New studies reiterated that titanium dioxide is not only perfect for paints, but also for hygiene and sanitation. Recently, two teens in Hong Kong developed a door knob capable of killing a big amount of bacteria on contact.
Tam Lee Lai Fun Memorial Secondary School tenth graders Sun Ming Wong and King Pong Li initiated the design after reading a separate study on Hong Kong’s dirty public door handles.
The China-supported study is presented at the International Science and Engineering Fair, an Intel-sponsored event created by the Society for Science and the Public, the group behind the journal Science News for Students.
The new discovery astounds spectators after lab tests proved that their simple invention could eliminate 99.8 percent of germs, a capacity akin to that of rubbing alcohol.
Wong and Li came up with a glass cylindrical design that incorporates titanium oxide with an invariable supply of UV rays. The transparent door handle is attached on both ends by brackets containing LED that is essential in emitting UV light.
This continuous UV emission gives the diaphanous handle a self-sanitation capability each time it detects contact on its surface. This means that the door automatically kills germs being transferred from the human hand, making it a powerful tool in reducing transmission of various diseases.
The teenagers also drew inspiration from earlier triumphs in the segment in which UV-exposed titania was utilized to obliterate bacteria from a solid surface.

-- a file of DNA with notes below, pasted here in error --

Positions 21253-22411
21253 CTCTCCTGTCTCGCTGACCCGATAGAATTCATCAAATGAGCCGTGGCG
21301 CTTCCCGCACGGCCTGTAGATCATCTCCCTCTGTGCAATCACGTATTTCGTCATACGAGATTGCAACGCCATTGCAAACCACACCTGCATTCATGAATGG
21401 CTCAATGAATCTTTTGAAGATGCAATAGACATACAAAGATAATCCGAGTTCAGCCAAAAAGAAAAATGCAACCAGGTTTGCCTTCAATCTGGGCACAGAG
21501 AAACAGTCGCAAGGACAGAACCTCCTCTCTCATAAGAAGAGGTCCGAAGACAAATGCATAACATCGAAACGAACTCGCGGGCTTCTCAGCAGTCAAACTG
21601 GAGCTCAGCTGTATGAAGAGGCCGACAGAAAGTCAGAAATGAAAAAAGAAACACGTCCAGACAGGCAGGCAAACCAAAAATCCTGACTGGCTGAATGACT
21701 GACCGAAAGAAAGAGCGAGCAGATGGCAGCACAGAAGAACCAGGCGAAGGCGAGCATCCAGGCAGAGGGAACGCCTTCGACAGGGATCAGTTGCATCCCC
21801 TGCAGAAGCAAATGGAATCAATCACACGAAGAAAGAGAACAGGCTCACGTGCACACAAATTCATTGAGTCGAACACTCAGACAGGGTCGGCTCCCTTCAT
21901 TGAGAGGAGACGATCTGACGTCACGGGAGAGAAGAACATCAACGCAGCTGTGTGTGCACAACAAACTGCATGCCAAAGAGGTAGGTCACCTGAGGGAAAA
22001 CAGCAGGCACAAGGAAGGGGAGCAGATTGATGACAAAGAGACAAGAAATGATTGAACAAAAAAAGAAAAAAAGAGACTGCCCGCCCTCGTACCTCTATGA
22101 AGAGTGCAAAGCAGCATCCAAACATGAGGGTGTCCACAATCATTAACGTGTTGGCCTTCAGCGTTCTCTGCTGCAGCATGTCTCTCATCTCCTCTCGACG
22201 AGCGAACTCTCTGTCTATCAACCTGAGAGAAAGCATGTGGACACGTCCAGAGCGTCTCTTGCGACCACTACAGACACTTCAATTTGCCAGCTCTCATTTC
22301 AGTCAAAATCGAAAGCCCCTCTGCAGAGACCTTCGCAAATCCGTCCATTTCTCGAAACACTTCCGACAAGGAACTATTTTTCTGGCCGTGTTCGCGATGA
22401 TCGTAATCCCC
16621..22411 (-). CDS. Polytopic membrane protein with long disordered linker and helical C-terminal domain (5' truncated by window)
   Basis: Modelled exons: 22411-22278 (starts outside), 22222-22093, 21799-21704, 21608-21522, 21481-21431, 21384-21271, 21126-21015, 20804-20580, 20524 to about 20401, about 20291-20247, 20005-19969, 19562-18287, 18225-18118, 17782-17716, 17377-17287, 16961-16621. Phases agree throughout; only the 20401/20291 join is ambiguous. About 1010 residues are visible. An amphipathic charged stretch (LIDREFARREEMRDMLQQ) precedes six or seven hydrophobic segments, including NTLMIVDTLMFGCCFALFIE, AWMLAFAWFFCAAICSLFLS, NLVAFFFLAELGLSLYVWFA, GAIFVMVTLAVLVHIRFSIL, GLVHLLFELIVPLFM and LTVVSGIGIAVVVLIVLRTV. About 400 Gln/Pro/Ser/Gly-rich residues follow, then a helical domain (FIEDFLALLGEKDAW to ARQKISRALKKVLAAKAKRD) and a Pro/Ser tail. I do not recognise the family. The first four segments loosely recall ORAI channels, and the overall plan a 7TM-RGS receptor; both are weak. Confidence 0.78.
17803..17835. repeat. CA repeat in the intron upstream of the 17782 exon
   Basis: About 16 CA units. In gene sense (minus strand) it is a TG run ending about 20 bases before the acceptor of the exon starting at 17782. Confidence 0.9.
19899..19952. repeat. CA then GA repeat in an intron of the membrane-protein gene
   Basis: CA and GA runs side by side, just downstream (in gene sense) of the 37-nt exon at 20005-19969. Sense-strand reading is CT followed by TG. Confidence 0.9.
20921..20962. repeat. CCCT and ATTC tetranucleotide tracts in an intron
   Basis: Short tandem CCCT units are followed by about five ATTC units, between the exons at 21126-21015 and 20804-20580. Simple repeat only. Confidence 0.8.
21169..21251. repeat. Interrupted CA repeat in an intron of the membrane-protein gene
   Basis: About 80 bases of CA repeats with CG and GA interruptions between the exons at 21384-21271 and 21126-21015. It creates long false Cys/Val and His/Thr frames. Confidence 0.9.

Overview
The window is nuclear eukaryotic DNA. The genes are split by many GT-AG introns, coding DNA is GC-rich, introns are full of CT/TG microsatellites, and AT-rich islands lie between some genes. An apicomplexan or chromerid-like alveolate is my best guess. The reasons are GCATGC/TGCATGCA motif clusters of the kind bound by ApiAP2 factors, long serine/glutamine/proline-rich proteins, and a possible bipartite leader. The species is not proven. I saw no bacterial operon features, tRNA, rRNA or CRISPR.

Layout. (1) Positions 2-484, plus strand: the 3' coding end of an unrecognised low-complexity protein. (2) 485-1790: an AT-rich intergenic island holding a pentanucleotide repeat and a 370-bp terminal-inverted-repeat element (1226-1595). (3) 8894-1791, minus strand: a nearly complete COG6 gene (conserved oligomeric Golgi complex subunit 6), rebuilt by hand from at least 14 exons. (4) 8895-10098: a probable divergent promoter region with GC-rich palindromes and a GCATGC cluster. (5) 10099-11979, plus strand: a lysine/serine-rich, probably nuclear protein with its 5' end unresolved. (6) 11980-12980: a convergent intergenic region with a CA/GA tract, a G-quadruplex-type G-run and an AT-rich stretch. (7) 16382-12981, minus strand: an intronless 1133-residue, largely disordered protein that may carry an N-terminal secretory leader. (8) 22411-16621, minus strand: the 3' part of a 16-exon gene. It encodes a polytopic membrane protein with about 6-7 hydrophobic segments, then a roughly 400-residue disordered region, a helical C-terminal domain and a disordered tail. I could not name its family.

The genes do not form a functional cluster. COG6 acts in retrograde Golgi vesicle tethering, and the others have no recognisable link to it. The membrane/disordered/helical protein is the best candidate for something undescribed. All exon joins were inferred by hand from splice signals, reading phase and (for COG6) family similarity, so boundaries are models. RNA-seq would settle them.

To date, titanium dioxide is best known for its industrial usage. Only a few people know that it is also utilized in non-industrial applications such as cosmetics, food, and medicine. In fact, a large percentage of titanium dioxide miners’ production goes to the non-industrial sector.
White Mountain Titanium Corporation (OTCQB:WMTM), an emerging titanium dioxide producer, will be supplying these industries in 2017. The Chile-based company, whose asset boasts of 112 million tonnes of rutile (a source of titanium dioxide), could be a substantial player in meeting the growing global demand for the mineral from the food and medicine segment.
In 2009, a group of researchers at the UCL Dental Institute proved that titanium dioxide, if used as coating for hospital equipment, could kill germs instantly and spare medical institutions the trouble of conducting expensive undertakings on the elimination of various contagious diseases.
Research head Zoie Aiken said that titanium dioxide-based coatings could kill 99.9 percent of bacteria after activation with UV light. At the time, the study established that it could only kill Escherichia coli (E.coli), a bacteria deemed by experts as one of the few kinds with high immunity to disinfectants. E. coli is also stronger than those that belong to the staphylococcus group which includes methicillin-resistant staphylococcus aureus (MRSA), a bacterium responsible for several difficult-to-treat infections in humans.
This invention led to many discoveries banking on the mineral’s efficacy in killing various kinds of germs.
Three years later, a group of South Korean scientists successfully discovered a mechanism that could preserve “good” bacteria in E.coli through titanium dioxide. This was the first time the method was tested on oral medication and intravenous therapy.
In 2014, scientists from China invented a titanium dioxide-coated implanted device that could kill bacteria inside the human body on contact by pairing it with gold nanoparticles. This was considered a breakthrough discovery in the segment as this was the first study that successfully proved titanium dioxide’s capability to kill bacteria on contact in the absence of light.
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